Currency markets were closeted in a tight range in a holiday shortened week in the United States.
Asia markets rose on Tuesday, following a lead from Wall Street, while the dollar slipped against a basket of currencies.
The dollar fell Wednesday, hitting its lowest level since October and marking its worst one-day performance in five months.
Steven Milch, chief economist at Suncorp, says wage growth has lagged, but should gain with new jobs added.
With cash rates at a record low, the RBA might not need "that much convincing" to start adjusting back to neutral rates, says Paul Bloxham of HSBC.
The Reserve Bank of Australia is unlikely to raise interest rates until wages increase, says Alan Oster, group chief economist at National Australia Bank.
Tan Teck Leng, FX analyst, UBS Wealth Management, says the market has dialed back slightly on expectations for a rate hike in Australia in late 2018 after weaker-than-expected third quarter CPI.
Wayne Gordon, Commodity, Rates, and FX Analyst, UBS, says the RBA's continue concern in the latest minutes over high household debt in Australia may be an early signal of policy action on loan-to-value ratios.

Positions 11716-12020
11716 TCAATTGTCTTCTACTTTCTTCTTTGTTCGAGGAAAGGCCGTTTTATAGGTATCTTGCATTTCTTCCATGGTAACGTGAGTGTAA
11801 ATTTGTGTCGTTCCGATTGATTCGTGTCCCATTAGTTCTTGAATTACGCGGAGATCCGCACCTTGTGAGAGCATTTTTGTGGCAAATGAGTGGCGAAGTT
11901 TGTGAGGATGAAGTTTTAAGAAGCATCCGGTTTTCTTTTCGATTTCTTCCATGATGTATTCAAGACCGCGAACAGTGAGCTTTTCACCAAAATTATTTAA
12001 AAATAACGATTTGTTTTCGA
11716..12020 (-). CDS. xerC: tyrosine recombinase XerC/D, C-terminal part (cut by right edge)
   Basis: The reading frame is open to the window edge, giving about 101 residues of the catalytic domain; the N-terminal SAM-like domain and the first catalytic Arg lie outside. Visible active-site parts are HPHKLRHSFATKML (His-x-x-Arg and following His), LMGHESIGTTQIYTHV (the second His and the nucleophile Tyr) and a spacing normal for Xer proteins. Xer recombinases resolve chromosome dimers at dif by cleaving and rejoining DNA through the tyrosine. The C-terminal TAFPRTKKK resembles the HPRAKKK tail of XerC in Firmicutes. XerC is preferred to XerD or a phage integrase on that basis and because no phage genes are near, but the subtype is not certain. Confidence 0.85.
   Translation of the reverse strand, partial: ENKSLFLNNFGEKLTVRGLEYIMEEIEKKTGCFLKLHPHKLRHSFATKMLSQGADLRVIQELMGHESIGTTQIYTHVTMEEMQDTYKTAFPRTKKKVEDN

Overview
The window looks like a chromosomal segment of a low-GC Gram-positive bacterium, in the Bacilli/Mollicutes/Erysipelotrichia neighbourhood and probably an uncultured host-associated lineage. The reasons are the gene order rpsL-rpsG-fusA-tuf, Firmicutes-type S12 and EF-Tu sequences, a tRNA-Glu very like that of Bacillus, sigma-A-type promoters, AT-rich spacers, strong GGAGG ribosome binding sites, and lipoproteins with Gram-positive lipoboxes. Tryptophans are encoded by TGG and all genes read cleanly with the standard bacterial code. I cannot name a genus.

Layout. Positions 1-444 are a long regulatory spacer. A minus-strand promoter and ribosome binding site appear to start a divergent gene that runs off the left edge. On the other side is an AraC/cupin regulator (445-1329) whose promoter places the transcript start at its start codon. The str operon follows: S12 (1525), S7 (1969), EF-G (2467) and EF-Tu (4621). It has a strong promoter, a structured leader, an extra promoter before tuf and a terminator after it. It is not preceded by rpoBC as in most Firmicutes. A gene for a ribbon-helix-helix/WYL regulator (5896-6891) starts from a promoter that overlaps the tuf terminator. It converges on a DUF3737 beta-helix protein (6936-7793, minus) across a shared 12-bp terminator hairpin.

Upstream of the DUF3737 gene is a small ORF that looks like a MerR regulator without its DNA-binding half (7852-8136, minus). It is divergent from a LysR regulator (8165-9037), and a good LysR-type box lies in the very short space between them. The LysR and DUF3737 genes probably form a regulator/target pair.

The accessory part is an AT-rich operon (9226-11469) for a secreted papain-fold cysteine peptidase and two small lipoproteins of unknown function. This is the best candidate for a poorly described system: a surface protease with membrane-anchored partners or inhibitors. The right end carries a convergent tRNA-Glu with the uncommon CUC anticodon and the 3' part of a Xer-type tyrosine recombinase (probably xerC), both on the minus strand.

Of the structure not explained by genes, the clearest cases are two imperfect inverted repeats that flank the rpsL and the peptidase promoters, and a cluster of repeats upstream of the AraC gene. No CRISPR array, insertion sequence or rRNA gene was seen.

Australian Treasurer Scott Morrison says a series of measures undertaken by regulators have put household debt issues under control.
Market watchers expect as many as 125,000 jobs may have been wiped from the September nonfarm payroll due to Hurricanes Harvey and Irma.
The U.S. dollar index rose to seven-week highs on Thursday as data pointed to solid U.S. growth.
The dollar weakened slightly against the euro on Tuesday as investors squared positions after a three week greenback rally.
Asia markets were mixed in afternoon trade as the Reserve Bank of Australia kept its cash rate unchanged.
Australia's central bank left its benchmark cash rate at 1.5 percent on Tuesday in a widely expected decision.
Gareth Aird, senior economist, Commonwealth Bank, says that inflation and growth may be tamer than RBA expectations by the middle of next year, leaving the next rate hike likely in late 2018.
Andrew Ticehurst, executive director, Rate Strategist, Nomura Australia, said the RBA could wait until early 2019 before hiking rates.
Economic fundamentals across the euro zone support the euro, but Australia's uneven housing market is a risk for the Aussie, says Kelvin Tay, MD & Regional CIO, UBS Wealth Management.
Greg Matwejev, portfolio manager, Morris Capital, says the Aussie is likely heading weaker as the U.S. gets set to hike in December and the RBA holds steady at least until sometime next year.
The Reserve Bank of Australia will likely raise interest rates by the first quarter of 2018, says Tony Morriss of BAML.
Paul Bloxham, chief economist Australia, New Zealand and Global Commodities, HSBC, says a tightening labor market and higher growth could lead the RBA to hike rates in early 2018.